The experience was fascinating. My knowledge of what the holiday celebrates and of its Biblical story was derisory. And this ignorance was unbelievably fortunate: my avid interest in everything I heard and saw allowed me to follow the two-hour process of reading the Haggadah with infinitely more ease than I can wait in line at the DUC salad bar (and I hadn’t eaten anything since breakfast that morning, mind). Being non-religious, my interest acquired yet another dimension. I could recount every little detail of the ritual. I’m afraid I must have looked a little like a toddler enchanted by something she experiences for the first time, but that is not really the point of this post. (I will only say that I especially liked the symbolic representation of taking the plagues out of the wine cup.)
After watching the skit at Carnaval, I was particularly intrigued by one little circumstance during my passover experience. One of the first things my mother asked me when I called her to share my experience was whether anyone had asked me how come I wasn’t Jewish if my last name is. She asked it matter-of-fact-ly, obviously expecting an answer in the affirmative. Maybe an Argentinian Jew would likely have posed me the question, just like an American Jew might likely have done to an non-Jew-but-with-Jewish-last-name American. But no one in the thirty-person congregation did. I did not think anything of it, until my roommate told me that her mother had shared a suspicion with her that I have Jewish roots. The manner in which she said it—laughingly, amused to be sharing a funny silly thought—made me wonder why she’d be so surprised to find that my grandfather grew up in a Jewish household, more than if he’d grown up in any other kind of household.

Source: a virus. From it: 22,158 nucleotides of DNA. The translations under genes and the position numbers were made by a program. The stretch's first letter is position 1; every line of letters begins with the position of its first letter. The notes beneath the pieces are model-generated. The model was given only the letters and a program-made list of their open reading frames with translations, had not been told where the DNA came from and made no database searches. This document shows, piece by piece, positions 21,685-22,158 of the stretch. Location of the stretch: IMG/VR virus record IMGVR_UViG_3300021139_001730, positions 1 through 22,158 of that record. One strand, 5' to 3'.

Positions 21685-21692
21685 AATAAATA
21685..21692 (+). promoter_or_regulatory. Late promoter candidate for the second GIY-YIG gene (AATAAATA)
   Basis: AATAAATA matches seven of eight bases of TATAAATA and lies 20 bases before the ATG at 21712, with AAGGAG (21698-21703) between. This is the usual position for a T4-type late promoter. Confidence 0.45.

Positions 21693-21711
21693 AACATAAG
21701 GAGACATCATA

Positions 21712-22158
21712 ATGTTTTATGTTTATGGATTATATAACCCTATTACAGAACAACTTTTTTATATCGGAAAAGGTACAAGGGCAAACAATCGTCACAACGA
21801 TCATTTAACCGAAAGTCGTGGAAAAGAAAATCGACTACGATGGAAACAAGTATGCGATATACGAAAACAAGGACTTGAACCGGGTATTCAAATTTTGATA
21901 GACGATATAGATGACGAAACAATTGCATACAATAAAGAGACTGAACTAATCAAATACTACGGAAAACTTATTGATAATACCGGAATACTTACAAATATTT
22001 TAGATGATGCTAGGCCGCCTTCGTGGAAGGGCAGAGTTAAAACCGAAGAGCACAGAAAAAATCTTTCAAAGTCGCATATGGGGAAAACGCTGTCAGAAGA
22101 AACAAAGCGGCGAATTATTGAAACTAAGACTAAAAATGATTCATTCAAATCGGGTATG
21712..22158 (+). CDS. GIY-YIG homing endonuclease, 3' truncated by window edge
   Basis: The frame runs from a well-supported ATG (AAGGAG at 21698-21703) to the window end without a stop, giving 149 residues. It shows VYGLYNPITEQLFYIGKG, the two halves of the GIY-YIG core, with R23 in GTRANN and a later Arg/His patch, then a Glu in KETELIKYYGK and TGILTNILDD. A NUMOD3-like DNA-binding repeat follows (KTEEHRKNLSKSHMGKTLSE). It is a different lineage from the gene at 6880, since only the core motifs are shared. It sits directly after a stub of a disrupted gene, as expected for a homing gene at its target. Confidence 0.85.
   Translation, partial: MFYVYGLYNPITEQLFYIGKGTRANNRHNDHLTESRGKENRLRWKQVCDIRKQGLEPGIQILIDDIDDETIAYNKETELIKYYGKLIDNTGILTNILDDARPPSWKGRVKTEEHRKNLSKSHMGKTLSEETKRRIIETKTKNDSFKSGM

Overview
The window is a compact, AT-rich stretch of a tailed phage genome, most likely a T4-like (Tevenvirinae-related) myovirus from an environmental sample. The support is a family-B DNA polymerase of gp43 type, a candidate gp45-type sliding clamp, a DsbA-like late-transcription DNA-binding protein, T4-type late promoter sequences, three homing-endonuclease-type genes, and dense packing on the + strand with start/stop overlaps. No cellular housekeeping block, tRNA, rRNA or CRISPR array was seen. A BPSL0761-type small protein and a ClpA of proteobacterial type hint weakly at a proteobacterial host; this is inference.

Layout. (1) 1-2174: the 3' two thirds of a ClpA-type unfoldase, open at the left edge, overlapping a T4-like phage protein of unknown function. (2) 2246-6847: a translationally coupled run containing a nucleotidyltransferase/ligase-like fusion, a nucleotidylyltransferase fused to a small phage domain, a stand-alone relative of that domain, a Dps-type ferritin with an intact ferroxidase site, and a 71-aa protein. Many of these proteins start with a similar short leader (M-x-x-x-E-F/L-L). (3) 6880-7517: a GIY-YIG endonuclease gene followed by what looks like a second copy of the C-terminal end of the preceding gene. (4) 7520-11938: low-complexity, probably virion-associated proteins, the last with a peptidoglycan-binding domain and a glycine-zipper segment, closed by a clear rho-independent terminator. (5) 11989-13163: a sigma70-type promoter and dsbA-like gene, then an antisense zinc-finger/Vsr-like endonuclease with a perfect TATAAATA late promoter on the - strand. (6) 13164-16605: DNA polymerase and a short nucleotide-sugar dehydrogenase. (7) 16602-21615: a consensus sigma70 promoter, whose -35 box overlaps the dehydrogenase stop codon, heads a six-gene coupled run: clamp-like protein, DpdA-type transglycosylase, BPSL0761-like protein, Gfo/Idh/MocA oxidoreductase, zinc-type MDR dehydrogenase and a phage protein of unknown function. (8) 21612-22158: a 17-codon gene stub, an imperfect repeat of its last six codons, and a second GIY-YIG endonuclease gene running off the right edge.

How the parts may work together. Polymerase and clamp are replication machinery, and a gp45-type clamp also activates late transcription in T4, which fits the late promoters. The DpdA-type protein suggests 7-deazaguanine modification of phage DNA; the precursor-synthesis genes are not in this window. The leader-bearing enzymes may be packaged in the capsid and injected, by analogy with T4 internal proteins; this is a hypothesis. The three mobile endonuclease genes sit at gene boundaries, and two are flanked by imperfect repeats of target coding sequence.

I wonder if the considerable relationship the U.S. has with Latin American immigration does not mold the way in which Americans interpret information about Latin America. What I mean is this: the U.S. undeniably has a “background knowledge”, per se, of Latin American cultures. But can this background hinder the way in which we, in this American society, gather and classify new information about Latin America? Why search for, or pay attention to, the primary source when a summary has been passed down to us through a long history? In this way, the U.S.’s long history of Latin American immigration becomes a lens, focusing and coloring everything that is known or thought about Latin America through its limited, but long-lived, representation. Certainly, if this intuition is correct, it should be true not only of religion, but of all aspects of culture, including even ethnicity. My experience as a recent Argentinian immigrant—certainly not part of the majority of Latin American immigration—suggests that this is true. So I ask you, how has your identity as a Latin American immigrant (or descendant of immigrants) or its perception been influenced by others’ expectations? Or, to what extent do you let your “background knowledge” determine your notions of those around you?
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